Half a Spider’s Bottom.
Almost conjures up a visual, doesn’t it? Or at the very least a notion; an idea already forming of what in all that’s right on earth this could be about. Perhaps it’s but another ingredient in some new-fangled Witch’s Brew to go along with eye of newt to ward off smelly feet.
One of the things I admire most about writers and embrace about myself is the intrinsic ability to hear and see and feel beyond the black and white. The very same wind that wrecks your hair whispers to writer’s the words of ether worlds, while spectacular sunsets are resounding concerts to our souls.
So naturally, when I asked my grandson how his morning walk was and his nonchalant reply was “It was okay. There was half a spider’s bottom in the road…” everything else suddenly muted. There was only him and me—and half a spider’s bottom.
I was fascinated and had to know more, to hear more of his take on all things unimagined. Was I talking to a budding writer? Only time will tell, I guess. But it certainly fortifies a suspicion that there are certain qualities of being a child that never cease to exist within the hearts of writers. Or maybe it’s just me.
Had I been given the task of describing a scene such as that one I probably would have stumbled and stewed and chewed my lip to shreds before coming up with something profoundly pathetic like “squashed remains of what may have been a…” Ugh. Writing is tough sometimes.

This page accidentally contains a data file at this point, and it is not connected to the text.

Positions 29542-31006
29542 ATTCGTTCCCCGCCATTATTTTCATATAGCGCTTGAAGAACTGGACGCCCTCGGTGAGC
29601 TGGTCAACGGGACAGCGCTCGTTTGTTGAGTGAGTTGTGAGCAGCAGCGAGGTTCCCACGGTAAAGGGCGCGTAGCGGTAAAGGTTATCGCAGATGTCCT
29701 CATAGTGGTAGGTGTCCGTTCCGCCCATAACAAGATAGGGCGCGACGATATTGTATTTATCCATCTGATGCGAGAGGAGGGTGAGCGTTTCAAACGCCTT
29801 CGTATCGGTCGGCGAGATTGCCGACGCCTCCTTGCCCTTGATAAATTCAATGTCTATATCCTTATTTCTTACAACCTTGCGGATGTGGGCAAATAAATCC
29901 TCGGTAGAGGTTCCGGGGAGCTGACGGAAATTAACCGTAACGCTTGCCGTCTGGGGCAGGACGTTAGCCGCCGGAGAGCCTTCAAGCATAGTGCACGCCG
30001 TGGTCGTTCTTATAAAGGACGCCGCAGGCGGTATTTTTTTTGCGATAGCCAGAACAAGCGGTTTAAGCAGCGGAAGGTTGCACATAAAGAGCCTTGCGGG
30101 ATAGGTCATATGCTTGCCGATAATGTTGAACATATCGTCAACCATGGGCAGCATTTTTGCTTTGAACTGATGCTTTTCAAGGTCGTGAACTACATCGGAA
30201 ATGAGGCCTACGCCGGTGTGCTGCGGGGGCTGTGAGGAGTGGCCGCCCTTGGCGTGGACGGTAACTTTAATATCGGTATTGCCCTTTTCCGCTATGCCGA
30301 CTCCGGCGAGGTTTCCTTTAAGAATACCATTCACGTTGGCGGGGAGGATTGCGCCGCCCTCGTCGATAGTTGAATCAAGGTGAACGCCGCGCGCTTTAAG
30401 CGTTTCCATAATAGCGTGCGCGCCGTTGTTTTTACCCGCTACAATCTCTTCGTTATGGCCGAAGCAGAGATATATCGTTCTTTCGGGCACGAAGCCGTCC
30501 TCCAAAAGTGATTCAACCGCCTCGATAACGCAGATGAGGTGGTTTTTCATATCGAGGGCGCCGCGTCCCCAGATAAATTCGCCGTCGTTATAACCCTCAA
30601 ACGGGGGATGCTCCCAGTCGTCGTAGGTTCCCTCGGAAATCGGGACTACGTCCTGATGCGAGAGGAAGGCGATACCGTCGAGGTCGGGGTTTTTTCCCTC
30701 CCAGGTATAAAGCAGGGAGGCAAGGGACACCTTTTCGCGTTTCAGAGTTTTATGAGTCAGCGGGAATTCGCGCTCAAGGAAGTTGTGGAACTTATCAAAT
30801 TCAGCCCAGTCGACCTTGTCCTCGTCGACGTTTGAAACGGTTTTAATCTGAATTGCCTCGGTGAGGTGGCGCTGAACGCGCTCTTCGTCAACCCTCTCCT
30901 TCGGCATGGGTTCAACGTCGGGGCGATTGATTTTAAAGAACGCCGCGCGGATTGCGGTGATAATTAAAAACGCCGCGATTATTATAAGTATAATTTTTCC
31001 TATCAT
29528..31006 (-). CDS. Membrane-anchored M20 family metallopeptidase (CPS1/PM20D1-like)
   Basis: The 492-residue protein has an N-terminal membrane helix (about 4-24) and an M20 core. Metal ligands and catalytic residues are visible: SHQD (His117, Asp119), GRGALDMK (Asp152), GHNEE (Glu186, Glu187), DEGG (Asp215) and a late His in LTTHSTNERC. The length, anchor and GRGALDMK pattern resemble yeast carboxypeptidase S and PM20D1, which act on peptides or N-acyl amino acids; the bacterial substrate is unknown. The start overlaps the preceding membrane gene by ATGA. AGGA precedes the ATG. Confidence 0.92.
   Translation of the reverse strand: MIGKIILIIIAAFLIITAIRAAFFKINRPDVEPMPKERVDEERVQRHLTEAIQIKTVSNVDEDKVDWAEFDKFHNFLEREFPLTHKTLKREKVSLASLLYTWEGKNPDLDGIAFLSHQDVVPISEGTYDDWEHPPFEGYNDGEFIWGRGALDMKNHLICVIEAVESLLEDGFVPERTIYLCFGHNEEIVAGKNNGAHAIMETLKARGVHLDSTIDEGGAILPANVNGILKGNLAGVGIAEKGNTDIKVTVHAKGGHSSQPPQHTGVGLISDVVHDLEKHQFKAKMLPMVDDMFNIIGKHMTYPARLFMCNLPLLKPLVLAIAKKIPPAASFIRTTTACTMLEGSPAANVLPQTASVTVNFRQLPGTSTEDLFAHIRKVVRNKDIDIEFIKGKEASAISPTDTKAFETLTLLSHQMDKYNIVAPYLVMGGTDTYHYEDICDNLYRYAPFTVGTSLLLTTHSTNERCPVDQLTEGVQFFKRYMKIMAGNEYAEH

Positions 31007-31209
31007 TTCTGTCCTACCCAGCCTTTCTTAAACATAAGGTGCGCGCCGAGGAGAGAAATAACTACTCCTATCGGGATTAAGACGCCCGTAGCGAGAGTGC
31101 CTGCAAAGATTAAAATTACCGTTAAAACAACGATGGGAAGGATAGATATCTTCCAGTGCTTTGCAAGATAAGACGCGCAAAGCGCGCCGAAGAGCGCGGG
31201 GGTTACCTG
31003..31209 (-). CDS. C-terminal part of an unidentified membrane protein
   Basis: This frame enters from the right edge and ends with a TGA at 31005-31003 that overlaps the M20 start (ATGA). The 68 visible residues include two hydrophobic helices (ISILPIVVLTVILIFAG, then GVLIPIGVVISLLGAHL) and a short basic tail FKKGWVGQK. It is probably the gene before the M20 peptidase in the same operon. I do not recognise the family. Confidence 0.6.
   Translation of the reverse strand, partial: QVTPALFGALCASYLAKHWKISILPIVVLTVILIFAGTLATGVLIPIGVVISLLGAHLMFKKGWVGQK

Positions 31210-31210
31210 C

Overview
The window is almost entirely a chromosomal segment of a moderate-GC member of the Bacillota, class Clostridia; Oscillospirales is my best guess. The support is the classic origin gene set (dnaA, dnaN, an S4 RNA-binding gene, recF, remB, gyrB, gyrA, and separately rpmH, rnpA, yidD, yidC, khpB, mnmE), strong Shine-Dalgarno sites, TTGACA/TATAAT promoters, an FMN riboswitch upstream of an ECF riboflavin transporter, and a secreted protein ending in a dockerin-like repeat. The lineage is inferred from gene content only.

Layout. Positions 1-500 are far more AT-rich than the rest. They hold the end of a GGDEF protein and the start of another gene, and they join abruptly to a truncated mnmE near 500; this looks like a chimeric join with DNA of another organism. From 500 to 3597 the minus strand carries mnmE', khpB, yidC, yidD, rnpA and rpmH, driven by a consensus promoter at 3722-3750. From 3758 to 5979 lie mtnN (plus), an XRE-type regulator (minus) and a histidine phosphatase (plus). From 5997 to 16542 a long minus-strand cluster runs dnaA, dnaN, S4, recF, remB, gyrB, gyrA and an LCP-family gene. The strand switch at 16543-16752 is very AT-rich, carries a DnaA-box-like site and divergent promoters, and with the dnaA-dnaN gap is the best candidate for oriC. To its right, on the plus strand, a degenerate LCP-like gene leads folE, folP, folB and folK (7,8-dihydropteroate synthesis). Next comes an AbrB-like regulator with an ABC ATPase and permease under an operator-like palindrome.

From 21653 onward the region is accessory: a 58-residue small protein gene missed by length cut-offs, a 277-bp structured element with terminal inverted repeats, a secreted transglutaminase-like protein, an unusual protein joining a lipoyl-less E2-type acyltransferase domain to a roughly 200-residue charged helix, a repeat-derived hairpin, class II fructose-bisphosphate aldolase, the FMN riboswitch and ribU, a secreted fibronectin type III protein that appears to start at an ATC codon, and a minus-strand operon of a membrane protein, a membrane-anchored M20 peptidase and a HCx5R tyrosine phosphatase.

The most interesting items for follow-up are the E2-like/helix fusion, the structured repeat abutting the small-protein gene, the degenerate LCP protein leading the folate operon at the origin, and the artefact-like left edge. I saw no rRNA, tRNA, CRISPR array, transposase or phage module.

So, what’s your formula for climbing out of a word or description funk? Do you just move on and go back to it later? Give it up altogether? Ask someone how they’d describe it (kids are pretty good at this, by the way ;-)?
Typically if it’s not remotely important to anything I’m working on, it is nonetheless a challenge and my response is to have fun with it! It’s good exercise. So how could I expound on a story so succinctly summarized? Well, I wrote a poem instead!
With morning but a rose-tinged lamp
Songbirds rise from cozy camps
coyotes long for sleep.
A spider pauses, center road
her eyes alert with fear
and silent is the river toad
as human smells draw near.
No danger from the walking ones
beware the kind on wheels
death by rubber, life undone,
as break of day reveals.
What nature knows as senseless truth,
bleak and oh so solemn
Center road, in trodden proof;
half a spider’s bottom.
diedre Knight© 2014
Ha! Love that poem! You know, children just have a way of being so matter of fact, and sometimes we writers could probably use a bit of that when we write (instead of agonizing over certain sentences). If I get stuck I either go back to it later or, as your grandson, just say it plainly.ReplyDelete
Thank you, Quanie! So true about the agonies that ensue when literal is upstaged by literary aspirations. But then, returning to it later is often the perfect way to get it right!ReplyDelete
Kids are so inspirational. I sometimes leave a particular spot to go back to later and describe. I like to keep pushing through until my drafts are finished, so that's what works for me.ReplyDelete
I typically do the same, especially if I've an entire paragraph--or more--dripping from my fingers! Just to be sure it isn't forgotten I highlight the stubborn description and carry on.Delete
Great poem, I like the way that the animals wake up one by one, and the slightly unconventional ending!ReplyDelete